- just you wait 'till SPOOFE sees that. He’ll presumably promote the “Universal Darth Vader Vertical Standard” instead.
Best explanation is that it’s probably easier for the ships’ crew to deal with it that way. It gives them less to think about.
However, in the final battle of, say, Return of the Jedi, the scenario is above a celestial body (a moon, in this case, albeit a large one)… so I guess it’s “natural” for the ships to be oriented the same. It helps keep the same reference point.
For peaceful confrontations, it’s probably a mere pleasantry to have the ships oriented the same. Like a space handshake or something.
Tales of my nerdiness have been greatly exaggerated.
Well… okay, no, they haven’t. A couple of the Star Wars books make reference to ships orienting themselves to the galactic plane (one side of the galaxy is “north”, or “up”, or something). However, realistically, this would be an institution that serves no useful purpose other than maintaining commonality.
They do it to “look right”. If you saw a space confrontation with the ships pointing any which way it would look funny. It’s also way easier for the continuity people. (OK, Bob’s attack fighter is at 15º to the Wanglerarian Battle Drone. That’s 17 3/4º off from the Pressidan line troopers’ cordon patrol…)
Everyone faces the same way and no one gets hurt.
Probably easier to set up the models in the old movies that way and to provide less of a distraction for modern ones (“hey, if he’s oriented that way, he has a better shot at the shuttle bay, but…”). Some people would worry about tactics - and the writers didn’t.
Shooting at something while it’s upside down or at some weird angle to your flight path is somewhat disorienting. Check out any space battle game in which you have 3D control and you’ll see what I mean.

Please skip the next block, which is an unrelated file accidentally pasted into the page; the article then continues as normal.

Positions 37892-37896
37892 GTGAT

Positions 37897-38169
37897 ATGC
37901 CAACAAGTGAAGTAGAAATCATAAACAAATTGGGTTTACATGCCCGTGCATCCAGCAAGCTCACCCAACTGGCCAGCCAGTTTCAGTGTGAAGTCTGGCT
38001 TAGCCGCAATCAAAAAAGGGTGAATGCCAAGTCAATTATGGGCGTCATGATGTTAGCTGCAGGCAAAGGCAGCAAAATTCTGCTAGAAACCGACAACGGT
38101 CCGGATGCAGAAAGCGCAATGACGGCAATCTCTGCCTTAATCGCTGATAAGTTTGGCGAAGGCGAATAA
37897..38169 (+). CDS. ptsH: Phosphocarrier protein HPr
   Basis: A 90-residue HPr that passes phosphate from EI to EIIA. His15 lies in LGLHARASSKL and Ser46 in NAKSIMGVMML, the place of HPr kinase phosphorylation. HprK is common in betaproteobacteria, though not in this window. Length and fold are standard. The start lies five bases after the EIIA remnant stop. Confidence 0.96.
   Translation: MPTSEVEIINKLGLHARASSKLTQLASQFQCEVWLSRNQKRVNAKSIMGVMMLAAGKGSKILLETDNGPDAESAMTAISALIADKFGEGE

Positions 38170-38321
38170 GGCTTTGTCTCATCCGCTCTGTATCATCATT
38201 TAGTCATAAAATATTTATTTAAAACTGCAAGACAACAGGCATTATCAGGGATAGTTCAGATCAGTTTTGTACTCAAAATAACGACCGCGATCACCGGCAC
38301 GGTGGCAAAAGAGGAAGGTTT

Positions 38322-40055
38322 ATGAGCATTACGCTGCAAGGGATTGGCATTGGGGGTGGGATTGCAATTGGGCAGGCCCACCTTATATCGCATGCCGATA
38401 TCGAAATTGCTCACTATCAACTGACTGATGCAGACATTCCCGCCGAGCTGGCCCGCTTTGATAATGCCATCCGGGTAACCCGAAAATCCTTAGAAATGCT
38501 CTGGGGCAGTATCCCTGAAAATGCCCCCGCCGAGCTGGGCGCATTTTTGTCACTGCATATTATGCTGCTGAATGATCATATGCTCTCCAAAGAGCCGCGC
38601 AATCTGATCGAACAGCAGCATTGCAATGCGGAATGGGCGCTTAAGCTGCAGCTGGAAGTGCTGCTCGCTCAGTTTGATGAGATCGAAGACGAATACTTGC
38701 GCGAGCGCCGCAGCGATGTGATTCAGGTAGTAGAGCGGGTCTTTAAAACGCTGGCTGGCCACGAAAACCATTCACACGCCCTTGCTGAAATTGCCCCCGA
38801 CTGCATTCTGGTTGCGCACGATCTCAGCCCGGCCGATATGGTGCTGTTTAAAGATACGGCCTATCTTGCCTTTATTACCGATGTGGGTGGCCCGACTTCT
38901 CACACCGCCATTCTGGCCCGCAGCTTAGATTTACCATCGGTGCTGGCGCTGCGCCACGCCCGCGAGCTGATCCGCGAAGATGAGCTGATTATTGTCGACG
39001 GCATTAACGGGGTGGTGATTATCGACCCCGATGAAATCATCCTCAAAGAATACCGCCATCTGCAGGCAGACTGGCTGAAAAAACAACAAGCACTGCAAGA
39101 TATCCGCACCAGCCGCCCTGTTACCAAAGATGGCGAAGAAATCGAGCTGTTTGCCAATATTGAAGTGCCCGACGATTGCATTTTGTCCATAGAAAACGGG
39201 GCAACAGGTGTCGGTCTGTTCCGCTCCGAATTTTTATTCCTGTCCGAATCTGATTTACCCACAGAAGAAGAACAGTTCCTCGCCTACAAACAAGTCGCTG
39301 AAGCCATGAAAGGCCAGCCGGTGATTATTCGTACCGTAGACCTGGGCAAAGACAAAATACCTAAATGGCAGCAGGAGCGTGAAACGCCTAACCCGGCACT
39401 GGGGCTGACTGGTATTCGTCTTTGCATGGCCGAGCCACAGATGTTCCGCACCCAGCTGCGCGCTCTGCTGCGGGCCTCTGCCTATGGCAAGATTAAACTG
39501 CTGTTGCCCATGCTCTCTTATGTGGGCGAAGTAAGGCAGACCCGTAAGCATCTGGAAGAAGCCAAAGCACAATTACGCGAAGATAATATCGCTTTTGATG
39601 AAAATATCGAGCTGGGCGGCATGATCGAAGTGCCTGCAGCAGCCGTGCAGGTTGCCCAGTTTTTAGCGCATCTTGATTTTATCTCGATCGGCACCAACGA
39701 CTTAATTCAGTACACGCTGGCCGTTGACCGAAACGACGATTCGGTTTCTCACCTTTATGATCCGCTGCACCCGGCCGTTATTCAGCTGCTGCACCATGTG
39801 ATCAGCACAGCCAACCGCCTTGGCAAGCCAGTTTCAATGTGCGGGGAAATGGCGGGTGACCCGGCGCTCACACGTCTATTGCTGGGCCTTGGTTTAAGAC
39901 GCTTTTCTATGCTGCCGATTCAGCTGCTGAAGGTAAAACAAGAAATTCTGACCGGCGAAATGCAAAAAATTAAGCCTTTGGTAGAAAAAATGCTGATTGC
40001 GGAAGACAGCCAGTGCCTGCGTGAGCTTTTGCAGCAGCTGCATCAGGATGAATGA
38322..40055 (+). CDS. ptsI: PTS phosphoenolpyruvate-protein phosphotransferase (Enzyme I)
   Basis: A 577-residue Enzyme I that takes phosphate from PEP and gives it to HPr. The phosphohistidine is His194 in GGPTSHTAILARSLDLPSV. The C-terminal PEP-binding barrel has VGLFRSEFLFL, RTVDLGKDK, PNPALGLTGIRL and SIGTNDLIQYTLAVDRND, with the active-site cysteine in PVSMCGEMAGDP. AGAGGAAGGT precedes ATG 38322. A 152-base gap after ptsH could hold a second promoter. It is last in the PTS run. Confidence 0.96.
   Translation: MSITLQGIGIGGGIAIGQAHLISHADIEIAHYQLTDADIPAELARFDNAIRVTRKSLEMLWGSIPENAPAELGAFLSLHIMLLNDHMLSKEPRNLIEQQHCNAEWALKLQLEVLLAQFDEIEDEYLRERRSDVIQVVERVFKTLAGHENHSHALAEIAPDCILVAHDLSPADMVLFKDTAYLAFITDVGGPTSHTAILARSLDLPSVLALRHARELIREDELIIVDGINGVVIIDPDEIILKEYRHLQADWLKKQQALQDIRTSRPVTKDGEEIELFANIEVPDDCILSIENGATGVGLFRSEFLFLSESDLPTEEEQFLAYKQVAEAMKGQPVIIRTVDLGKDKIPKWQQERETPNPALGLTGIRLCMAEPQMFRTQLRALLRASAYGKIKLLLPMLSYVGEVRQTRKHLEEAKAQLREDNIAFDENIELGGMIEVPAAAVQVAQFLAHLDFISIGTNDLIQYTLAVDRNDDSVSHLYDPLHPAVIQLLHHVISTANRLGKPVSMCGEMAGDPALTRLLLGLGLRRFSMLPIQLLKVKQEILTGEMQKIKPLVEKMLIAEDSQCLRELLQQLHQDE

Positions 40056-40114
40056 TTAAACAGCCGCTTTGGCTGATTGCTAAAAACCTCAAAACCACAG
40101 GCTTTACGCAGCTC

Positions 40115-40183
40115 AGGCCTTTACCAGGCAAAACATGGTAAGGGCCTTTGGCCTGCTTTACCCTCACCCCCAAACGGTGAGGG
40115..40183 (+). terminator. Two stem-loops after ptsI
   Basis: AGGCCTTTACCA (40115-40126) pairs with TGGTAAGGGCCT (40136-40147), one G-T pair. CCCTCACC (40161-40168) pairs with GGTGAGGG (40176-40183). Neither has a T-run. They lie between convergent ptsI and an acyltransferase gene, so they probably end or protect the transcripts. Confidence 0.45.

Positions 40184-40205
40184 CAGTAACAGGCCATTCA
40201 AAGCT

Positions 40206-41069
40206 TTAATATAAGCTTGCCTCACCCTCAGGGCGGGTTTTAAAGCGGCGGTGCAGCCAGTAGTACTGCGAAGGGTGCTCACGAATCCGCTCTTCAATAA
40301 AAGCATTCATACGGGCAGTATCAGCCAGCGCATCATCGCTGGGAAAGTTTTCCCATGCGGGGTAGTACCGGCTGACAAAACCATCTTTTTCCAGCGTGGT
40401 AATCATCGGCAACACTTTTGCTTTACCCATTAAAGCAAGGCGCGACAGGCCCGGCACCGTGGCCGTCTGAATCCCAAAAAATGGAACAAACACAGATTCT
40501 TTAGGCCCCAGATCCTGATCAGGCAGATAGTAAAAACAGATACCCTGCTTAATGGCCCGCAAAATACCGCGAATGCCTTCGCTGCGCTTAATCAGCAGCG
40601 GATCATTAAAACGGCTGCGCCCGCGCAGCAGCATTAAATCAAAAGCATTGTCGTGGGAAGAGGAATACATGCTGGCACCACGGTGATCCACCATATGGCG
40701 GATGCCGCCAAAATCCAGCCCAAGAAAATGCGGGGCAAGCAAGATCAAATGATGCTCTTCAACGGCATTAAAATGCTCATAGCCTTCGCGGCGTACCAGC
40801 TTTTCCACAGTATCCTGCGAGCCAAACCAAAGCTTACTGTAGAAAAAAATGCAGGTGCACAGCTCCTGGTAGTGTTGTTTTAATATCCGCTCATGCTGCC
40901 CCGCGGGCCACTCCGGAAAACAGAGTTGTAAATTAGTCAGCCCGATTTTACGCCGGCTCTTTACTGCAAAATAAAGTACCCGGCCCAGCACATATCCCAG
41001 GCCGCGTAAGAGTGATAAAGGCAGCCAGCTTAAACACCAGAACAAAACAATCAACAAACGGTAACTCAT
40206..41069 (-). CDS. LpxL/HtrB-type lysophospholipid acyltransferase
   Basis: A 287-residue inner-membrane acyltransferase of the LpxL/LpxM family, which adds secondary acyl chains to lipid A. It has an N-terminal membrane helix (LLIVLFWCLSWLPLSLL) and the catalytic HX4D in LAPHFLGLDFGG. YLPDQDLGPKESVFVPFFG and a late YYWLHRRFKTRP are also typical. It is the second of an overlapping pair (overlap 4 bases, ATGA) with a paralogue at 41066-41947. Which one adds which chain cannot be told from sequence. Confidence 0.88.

Star Wars Starfighter for PS2 is a good example. When you first start playing, you attack things when they’re right side up (or somewhat close). As you get more experienced, though, you learn to attack things from other angles and don’t always take on “right side up” targets.
Here’s the weird thing, though…If you press one of the controls, it activates an “auto-leveling” feature. My question when I first got the game was “level with what plane?” In levels where you’re flying in atmosphere, the auto-leveling feature levels you with the ground. In space-faring levels, though, it orients you according to the other ships. Weird…
[trek geek answer]
Um… well, it’s gotta do with the warp field which has to be aligned along the plane of the galaxy to work right, what with all those semi-polarized subspace inverse tachyon particles and everything.
[/trek geek answer]
Spiny Norman is correct - The Mote In God’s Eye, and its sequel The Gripping Hand are some of the best, most accurate portrayals of space combat I’ve ever read. If you’re tired of swooping, whooshing Battlestar Galactica combat sequences, you need to read these novels.
When Niven and Pournelle traded off dogfighting and fast action for realism, they managed to find an engaging element of suspense reminiscent of submarine warfare films. And indeed, when you think about it, there are a lot of similar features between submarines and spaceships.